Known as guttus, the unique vessel dates back about 2,400 years, when the “heel” of Italy was inhabited by the Messapian people, a tribal group who migrated from Illyria (a region in the western part of the Balkan peninsula) around 1000 B.C.
Featuring pointy ears and human-like eyes, the pig-shaped guttus featured terracotta rattles in its tummy to apparently encourage the baby to sleep after the meal.
The small terracotta pig is one of several rare objects found last May in Manduria, near Taranto in Puglia, when construction work exposed a Messapian tomb.
Cut into rock, the 8- by 4-foot tomb was decorated with ocher, red and blue bands. It contained the remains of two individuals — in line with the Messapian custom of burying family members together in the same grave.
“We found some skeletal remains piled in an angle. Other remains, related to a later burial, occupied the entire tomb,” archaeologist Arcangelo Alessio of the Archaeological Superintendency of Puglia, told Discovery News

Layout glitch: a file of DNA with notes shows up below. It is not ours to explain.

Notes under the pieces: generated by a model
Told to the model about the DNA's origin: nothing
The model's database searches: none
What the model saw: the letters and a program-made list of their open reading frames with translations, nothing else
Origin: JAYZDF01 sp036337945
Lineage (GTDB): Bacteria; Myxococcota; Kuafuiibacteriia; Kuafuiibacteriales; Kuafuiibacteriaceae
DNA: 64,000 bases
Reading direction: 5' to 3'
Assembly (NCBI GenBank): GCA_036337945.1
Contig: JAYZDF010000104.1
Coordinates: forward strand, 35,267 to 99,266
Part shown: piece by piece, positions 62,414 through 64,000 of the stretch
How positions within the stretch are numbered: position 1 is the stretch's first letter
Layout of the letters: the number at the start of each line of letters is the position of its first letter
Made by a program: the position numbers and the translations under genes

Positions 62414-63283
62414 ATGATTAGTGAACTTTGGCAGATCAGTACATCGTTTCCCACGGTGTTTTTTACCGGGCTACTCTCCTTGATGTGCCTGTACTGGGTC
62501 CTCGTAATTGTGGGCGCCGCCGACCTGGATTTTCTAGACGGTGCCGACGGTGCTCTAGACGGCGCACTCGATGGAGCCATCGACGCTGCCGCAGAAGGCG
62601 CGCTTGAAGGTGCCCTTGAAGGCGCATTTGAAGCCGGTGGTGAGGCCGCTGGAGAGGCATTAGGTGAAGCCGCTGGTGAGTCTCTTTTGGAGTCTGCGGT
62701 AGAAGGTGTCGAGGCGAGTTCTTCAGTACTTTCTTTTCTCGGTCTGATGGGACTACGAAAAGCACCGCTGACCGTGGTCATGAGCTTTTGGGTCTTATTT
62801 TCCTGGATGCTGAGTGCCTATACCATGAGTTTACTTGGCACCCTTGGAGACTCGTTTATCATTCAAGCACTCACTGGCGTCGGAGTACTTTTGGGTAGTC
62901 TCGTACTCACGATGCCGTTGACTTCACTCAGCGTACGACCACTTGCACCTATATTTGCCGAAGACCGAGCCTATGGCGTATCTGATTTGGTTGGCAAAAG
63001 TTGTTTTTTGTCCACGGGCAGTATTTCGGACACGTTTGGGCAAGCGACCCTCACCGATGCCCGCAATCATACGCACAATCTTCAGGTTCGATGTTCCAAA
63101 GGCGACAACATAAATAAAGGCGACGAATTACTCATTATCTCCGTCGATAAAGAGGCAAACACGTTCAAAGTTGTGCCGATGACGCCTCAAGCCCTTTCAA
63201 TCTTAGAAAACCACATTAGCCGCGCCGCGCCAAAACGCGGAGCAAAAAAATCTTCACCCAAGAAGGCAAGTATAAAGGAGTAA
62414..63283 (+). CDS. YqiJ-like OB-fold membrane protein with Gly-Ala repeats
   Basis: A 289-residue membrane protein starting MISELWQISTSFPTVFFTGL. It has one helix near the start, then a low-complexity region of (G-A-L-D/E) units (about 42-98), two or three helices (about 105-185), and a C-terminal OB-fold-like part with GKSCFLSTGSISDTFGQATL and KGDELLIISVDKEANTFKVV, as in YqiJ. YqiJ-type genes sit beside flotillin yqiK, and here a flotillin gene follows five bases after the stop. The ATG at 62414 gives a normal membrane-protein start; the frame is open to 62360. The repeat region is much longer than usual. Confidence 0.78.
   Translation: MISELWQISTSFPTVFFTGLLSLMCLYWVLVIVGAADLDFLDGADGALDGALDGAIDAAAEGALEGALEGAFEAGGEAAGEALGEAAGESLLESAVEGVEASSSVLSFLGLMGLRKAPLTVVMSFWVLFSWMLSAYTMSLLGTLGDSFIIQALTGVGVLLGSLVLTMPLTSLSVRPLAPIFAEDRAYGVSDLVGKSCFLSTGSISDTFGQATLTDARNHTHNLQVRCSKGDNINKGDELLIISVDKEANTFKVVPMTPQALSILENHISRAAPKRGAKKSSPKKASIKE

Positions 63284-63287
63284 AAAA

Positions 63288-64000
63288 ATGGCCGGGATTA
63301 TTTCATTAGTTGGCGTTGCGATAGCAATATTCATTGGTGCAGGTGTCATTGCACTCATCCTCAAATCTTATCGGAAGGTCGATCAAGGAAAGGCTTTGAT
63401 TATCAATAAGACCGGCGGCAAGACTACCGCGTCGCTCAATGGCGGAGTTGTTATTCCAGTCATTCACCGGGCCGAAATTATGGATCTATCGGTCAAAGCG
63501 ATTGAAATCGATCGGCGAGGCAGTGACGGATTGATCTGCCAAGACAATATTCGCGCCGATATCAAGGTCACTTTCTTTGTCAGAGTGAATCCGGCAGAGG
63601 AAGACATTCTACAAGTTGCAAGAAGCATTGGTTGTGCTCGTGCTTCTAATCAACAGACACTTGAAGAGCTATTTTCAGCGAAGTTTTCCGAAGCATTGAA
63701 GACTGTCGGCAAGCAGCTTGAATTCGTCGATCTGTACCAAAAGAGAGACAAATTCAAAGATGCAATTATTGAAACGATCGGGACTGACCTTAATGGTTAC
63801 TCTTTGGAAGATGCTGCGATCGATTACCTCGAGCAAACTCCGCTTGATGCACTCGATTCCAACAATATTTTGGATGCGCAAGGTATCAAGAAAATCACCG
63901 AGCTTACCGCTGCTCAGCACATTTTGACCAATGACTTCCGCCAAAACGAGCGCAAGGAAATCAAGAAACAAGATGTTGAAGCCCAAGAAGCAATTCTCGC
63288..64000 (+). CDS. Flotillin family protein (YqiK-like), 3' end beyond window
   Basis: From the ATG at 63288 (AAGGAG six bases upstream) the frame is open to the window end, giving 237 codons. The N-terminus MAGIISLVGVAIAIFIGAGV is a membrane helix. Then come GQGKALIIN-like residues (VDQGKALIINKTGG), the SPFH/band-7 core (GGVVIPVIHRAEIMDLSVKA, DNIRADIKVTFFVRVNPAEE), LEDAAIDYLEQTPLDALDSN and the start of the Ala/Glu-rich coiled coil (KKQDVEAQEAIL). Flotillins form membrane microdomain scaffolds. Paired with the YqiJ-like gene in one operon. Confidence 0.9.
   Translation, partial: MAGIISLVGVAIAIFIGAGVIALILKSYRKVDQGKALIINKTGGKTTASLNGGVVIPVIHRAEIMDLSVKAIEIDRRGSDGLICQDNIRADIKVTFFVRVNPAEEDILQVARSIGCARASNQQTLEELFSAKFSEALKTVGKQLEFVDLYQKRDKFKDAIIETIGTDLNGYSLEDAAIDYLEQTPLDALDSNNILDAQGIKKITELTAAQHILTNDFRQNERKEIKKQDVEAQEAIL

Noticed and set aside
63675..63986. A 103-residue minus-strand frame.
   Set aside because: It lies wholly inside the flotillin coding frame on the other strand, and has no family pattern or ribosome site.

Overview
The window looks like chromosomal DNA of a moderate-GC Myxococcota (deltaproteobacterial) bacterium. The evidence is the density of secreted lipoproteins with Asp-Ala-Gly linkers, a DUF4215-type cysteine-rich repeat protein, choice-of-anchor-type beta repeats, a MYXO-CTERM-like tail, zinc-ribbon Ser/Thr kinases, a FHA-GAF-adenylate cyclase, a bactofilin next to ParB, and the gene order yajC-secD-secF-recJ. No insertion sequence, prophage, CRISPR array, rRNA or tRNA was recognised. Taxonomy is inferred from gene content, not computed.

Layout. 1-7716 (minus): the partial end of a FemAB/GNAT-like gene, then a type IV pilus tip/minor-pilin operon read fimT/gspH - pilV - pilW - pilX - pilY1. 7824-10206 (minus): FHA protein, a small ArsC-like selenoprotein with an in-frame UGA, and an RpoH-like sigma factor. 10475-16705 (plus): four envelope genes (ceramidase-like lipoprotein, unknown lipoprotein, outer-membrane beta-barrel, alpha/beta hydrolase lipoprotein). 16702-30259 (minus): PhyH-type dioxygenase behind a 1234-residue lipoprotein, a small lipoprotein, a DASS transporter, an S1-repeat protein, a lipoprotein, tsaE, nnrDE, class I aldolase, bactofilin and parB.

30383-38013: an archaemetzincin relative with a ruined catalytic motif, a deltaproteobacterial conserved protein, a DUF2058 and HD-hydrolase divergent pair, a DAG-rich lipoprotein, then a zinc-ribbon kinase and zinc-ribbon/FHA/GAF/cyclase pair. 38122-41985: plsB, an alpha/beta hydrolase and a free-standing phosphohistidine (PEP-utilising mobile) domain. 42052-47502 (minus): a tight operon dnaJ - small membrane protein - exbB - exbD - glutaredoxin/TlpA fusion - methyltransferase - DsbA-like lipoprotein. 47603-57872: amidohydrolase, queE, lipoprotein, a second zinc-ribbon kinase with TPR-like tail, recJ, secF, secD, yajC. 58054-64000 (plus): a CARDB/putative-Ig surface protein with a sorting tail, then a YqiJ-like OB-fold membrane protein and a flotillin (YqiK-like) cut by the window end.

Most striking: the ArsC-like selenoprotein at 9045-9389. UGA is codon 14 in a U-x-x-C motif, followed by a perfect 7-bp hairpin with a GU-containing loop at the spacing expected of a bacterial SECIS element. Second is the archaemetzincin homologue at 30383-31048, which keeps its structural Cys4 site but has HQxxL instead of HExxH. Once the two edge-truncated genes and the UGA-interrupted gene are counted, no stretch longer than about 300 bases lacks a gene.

Alessio and his team recovered about 30 funerary objects, which have now been cleaned and restored. They included jars, plates, lamps, ointment vases, three baby feeding vessels and two terracotta statuettes depicting female subjects.
Objects such as a black painted basin and an iron blade of a knife suggest a male burial, while a strong clue for a female burial came from a special Messapian pottery vase called trozzella. Featuring four little wheels at the tops of its handle, versions of the vase are often found in the graves of Messapian women.
“Analysis of the funerary objects and their context suggest that the two burials followed one another in the Hellenistic period, between the end of the fourth and the third-second centuries B.C.,” Alessio said.
The presence of three feeding vessels would point to a third burial, possibly belonging to a newborn girl, as suggested by the two terracotta statuettes found in the tomb. Indeed, these sculptures were often placed in burials of young girls.
“We might speculate that the female individual was pregnant at the time of death,” archaeologist Gianfranco Dimitri, who followed the excavation, told Discovery News.
“It’s an intriguing hypothesis, although it is also likely that the tender baby’s bones totally decomposed over the centuries,” he added.
Image: The pig shaped guttus, a 2400-year-old version of a modern-day baby bottle. Credit: With kind permission of the Archaeological Superintendency of Puglia."